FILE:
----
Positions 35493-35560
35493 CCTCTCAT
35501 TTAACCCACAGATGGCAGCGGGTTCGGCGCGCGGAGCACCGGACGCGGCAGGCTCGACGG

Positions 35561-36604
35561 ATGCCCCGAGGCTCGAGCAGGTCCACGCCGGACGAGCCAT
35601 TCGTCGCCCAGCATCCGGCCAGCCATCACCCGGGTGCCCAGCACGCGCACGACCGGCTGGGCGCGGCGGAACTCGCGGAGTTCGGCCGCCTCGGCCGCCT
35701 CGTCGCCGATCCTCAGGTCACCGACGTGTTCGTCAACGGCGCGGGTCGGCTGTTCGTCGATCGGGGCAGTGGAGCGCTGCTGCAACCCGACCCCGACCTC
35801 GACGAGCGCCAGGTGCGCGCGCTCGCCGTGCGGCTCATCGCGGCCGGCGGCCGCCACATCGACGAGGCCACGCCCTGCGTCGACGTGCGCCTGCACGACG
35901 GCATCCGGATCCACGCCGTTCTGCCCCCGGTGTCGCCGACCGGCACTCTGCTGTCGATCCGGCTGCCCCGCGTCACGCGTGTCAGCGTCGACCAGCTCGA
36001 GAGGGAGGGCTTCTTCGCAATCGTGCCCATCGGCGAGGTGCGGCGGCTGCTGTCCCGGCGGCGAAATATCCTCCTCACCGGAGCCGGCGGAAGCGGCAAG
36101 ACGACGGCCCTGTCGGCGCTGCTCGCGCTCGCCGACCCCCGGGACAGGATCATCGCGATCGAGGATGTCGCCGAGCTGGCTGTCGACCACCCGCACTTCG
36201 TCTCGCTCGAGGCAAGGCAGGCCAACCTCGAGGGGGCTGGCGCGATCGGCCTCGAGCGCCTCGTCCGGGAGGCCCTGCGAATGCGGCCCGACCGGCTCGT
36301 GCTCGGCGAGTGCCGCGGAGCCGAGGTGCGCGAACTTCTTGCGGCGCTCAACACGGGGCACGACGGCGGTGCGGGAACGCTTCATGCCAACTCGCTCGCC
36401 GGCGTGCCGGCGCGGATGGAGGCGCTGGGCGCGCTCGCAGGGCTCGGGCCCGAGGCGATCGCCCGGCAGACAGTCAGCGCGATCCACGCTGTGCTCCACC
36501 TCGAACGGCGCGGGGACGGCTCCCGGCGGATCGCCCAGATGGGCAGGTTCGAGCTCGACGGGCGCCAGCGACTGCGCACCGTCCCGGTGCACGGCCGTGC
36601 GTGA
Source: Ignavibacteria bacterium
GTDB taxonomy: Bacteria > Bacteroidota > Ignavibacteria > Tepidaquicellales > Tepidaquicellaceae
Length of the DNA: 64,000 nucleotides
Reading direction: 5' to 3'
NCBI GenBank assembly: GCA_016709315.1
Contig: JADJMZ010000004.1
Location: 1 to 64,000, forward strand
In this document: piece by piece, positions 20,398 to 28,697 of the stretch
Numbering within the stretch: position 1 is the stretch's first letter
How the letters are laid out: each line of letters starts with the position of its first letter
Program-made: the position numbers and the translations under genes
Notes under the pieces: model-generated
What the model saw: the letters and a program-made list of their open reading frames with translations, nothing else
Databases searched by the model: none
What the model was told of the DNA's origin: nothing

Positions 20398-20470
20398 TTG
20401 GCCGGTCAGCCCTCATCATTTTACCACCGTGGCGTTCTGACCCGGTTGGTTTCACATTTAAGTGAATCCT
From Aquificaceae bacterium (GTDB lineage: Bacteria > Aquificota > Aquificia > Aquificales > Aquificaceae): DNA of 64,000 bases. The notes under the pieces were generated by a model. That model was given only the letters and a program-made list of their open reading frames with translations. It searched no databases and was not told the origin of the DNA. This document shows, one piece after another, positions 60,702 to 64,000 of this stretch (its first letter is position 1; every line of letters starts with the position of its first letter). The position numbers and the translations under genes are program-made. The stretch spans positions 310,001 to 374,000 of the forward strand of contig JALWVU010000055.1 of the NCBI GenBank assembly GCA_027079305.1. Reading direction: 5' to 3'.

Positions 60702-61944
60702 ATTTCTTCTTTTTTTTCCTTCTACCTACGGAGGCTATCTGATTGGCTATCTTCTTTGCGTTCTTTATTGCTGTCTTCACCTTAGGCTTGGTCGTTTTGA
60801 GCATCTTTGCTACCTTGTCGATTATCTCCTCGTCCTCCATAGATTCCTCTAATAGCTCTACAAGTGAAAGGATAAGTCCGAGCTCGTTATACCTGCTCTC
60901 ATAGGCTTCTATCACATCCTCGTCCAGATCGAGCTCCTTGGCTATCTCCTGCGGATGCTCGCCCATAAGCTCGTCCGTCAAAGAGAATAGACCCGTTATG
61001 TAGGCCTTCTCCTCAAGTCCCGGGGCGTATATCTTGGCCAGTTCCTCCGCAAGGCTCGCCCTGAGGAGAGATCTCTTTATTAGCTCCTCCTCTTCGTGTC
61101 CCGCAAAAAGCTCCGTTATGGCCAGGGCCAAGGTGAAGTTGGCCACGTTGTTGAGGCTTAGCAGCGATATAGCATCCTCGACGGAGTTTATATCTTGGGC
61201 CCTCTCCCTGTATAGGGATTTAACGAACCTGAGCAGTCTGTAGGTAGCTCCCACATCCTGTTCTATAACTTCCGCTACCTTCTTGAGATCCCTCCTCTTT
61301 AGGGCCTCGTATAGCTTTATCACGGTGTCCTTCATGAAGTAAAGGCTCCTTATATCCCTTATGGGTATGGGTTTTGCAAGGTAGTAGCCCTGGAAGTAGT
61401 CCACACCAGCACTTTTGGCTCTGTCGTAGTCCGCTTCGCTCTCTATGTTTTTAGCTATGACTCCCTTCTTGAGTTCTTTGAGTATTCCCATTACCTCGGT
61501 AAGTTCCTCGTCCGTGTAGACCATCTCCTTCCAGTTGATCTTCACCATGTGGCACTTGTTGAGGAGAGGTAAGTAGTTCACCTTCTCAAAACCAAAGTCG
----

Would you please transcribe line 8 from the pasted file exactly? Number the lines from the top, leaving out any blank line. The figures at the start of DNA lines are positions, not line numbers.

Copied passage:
35801 GACGAGCGCCAGGTGCGCGCGCTCGCCGTGCGGCTCATCGCGGCCGGCGGCCGCCACATCGACGAGGCCACGCCCTGCGTCGACGTGCGCCTGCACGACG